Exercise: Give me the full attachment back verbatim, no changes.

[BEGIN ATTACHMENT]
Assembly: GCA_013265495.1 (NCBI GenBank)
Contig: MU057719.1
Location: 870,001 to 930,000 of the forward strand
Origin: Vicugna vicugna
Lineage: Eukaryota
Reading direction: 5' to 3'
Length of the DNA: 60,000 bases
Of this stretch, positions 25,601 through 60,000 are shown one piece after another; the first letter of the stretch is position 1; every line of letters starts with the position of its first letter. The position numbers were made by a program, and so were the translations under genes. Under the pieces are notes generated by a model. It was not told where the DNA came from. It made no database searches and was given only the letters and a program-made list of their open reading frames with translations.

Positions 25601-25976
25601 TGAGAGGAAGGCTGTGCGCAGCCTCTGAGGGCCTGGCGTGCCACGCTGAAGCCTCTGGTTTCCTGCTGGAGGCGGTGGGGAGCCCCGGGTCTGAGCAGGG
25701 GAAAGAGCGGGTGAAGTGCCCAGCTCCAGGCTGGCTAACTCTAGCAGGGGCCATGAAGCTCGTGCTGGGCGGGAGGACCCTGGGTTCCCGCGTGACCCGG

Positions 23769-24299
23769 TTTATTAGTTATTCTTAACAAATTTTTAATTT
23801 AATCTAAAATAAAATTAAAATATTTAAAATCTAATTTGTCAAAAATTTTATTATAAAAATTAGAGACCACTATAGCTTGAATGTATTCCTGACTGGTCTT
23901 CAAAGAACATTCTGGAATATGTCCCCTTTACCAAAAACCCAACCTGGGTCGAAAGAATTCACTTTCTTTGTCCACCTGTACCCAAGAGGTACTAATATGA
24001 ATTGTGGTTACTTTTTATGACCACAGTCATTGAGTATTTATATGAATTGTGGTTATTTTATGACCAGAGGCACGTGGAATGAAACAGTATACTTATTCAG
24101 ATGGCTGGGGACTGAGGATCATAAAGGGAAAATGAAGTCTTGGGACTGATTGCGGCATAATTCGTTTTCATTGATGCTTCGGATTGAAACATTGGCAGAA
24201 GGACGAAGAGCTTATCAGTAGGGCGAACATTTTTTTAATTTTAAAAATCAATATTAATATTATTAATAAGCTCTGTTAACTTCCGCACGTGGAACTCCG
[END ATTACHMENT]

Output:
Assembly: GCA_013265495.1 (NCBI GenBank)
Contig: MU057719.1
Location: 870,001 to 930,000 of the forward strand
Origin: Vicugna vicugna
Lineage: Eukaryota
Reading direction: 5' to 3'
Length of the DNA: 60,000 bases
Of this stretch, positions 25,601 through 60,000 are shown one piece after another; the first letter of the stretch is position 1; every line of letters starts with the position of its first letter. The position numbers were made by a program, and so were the translations under genes. Under the pieces are notes generated by a model. It was not told where the DNA came from. It made no database searches and was given only the letters and a program-made list of their open reading frames with translations.

Positions 25601-25976
25601 TGAGAGGAAGGCTGTGCGCAGCCTCTGAGGGCCTGGCGTGCCACGCTGAAGCCTCTGGTTTCCTGCTGGAGGCGGTGGGGAGCCCCGGGTCTGAGCAGGG
25701 GAAAGAGCGGGTGAAGTGCCCAGCTCCAGGCTGGCTAACTCTAGCAGGGGCCATGAAGCTCGTGCTGGGCGGGAGGACCCTGGGTTCCCGCGTGACCCGG

Positions 23769-24299
23769 TTTATTAGTTATTCTTAACAAATTTTTAATTT
23801 AATCTAAAATAAAATTAAAATATTTAAAATCTAATTTGTCAAAAATTTTATTATAAAAATTAGAGACCACTATAGCTTGAATGTATTCCTGACTGGTCTT
23901 CAAAGAACATTCTGGAATATGTCCCCTTTACCAAAAACCCAACCTGGGTCGAAAGAATTCACTTTCTTTGTCCACCTGTACCCAAGAGGTACTAATATGA
24001 ATTGTGGTTACTTTTTATGACCACAGTCATTGAGTATTTATATGAATTGTGGTTATTTTATGACCAGAGGCACGTGGAATGAAACAGTATACTTATTCAG
24101 ATGGCTGGGGACTGAGGATCATAAAGGGAAAATGAAGTCTTGGGACTGATTGCGGCATAATTCGTTTTCATTGATGCTTCGGATTGAAACATTGGCAGAA
24201 GGACGAAGAGCTTATCAGTAGGGCGAACATTTTTTTAATTTTAAAAATCAATATTAATATTATTAATAAGCTCTGTTAACTTCCGCACGTGGAACTCCG